This Duke treadmill score calculator predicts mortality and coronary artery disease morbidity based on treadmill stress ECG testing. Below the form, there are in depth instructions for the score and on how to extract the risk category.
How does the Duke treadmill score calculator work?
This health tool predicts the 5-year mortality based on treadmill ECG stress testing and the likelihood of coronary artery disease. It is based on the weighted index developed in 1987 as the result of a 2842 chest pain patient study. All subjects have undergone treadmill testing cardiac catheterization.
The variables included in the Duke treadmill score calculator are:
■ Treadmill exercise time – measured in minutes and using the standard Bruce protocol.
■ Maximum net ST segment deviation – whether it is depression or elevation in any lead except lead aVR. Abnormal exercise ST responses were defined as ≥1 mm of horizontal or down sloping ST depression (J point+80 ms) or ≥1 mm of ST-segment elevation in leads without pathological Q waves.
■ Angina – the presence or absence of exercise induced angina. Each situation is assigned a numerical value to use in the formula (where 0 = no angina, 1 = non-limiting angina, 2 = exercise limiting angina).
This treadmill score is used for diagnostic and prognostic purposes for patients with suspected CHD. It is praised for accurate results in both inpatient and outpatient ischemic heart disease populations.
The score is calculated as below:
Duke treadmill score = Exercise time (minutes) - (5 x ST deviation in mm) - (4 x angina index)
The results of the original study were the following:
■ 13% of patients at high risk;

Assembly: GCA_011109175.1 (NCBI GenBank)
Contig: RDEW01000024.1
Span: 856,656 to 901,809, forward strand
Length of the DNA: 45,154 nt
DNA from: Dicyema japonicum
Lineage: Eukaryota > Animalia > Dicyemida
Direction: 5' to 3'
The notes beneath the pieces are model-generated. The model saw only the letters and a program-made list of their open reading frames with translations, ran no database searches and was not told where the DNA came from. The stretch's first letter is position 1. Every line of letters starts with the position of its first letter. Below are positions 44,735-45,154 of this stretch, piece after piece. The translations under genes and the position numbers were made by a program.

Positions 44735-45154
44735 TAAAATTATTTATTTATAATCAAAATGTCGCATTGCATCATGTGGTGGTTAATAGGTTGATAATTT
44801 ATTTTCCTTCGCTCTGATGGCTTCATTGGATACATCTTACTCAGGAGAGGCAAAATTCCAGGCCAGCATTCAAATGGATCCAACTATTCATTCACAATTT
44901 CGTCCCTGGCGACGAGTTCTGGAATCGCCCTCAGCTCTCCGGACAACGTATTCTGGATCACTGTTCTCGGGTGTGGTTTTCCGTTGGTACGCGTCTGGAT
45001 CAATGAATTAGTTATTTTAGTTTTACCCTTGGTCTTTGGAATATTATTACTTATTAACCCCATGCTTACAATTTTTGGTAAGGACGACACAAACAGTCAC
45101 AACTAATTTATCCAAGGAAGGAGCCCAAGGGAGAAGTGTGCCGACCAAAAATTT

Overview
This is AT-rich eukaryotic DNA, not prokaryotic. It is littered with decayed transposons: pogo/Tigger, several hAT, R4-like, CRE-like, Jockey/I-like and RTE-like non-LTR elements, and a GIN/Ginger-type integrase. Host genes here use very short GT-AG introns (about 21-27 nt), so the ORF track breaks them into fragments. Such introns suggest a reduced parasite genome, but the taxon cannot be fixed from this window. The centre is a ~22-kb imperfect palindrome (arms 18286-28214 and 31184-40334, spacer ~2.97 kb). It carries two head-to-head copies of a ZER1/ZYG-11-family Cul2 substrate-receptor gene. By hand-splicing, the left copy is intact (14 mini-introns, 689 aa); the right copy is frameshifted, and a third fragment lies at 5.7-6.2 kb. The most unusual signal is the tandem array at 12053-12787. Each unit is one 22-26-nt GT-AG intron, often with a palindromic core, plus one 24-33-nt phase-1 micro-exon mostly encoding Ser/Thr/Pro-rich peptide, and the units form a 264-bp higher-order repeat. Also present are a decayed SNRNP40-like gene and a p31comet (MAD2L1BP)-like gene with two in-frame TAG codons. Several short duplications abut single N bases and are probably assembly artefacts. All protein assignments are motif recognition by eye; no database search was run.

■ 53% of patients at moderate risk;
■ 34% of patients at low risk.
The score results can help clinicians decide whether they need to refer outpatients with suspected coronary disease for cardiac catheterization.
It has been incorporated in the American College of Cardiology-American Heart Association's guidelines for exercise testing.
Duke treadmill score interpretation
The typical possible range of Duke treadmill scores is from -25 (highest risk) to +15 (lowest risk). There is also an intermediary risk category.
■ Scores of -11 and below are considered high risk and indicate a 5-year survival of 65%.
■ Scores higher than -11 and lower or equal to 4 are considered intermediate risk and carry a 5-year survival of 90%.
■ Scores of 5 and higher are considered low risk and carry a 5-year survival of 97%.
Patients with intermediate and high risk scores should be referred for additional risk stratification with cardiac imagining components (myocardial perfusion scanning or coronary angiography, or both). The lower the score, the higher the risk of severe angiographic coronary disease.
One of the comments is that low scores in female patients are better at excluding ischemic heart disease than in male patients.
74% of high risk patients in one of the studies had 3-vessel or left main occlusive coronary disease on angiography.
1) Mark DB, Hlatky MA, Harrell FE Jr, Lee KL, Califf RM, Pryor DB. (1987) Exercise treadmill score for predicting prognosis in coronary artery disease. Ann Intern Med; 106(6):793-800.
2) Mark DB, Shaw L, Harrell FE Jr, Hlatky MA, Lee KL, Bengtson JR, McCants CB, Califf RM, Pryor DB. (1991) Prognostic value of a treadmill exercise score in outpatients with suspected coronary artery disease. N Engl J Med; 325(12):849-53.
3) Shaw LJ et al. (1998) Use of a prognostic treadmill score in identifying diagnostic coronary disease subgroups. Circulation; 98; 1622-30.
4) Alexander KP, Shaw LJ, Shaw LK, Delong ER, Mark DB, Peterson ED. (1998) Value of exercise treadmill testing in women. J Am Coll Cardiol; 32(6):1657-64.16 Nov, 2016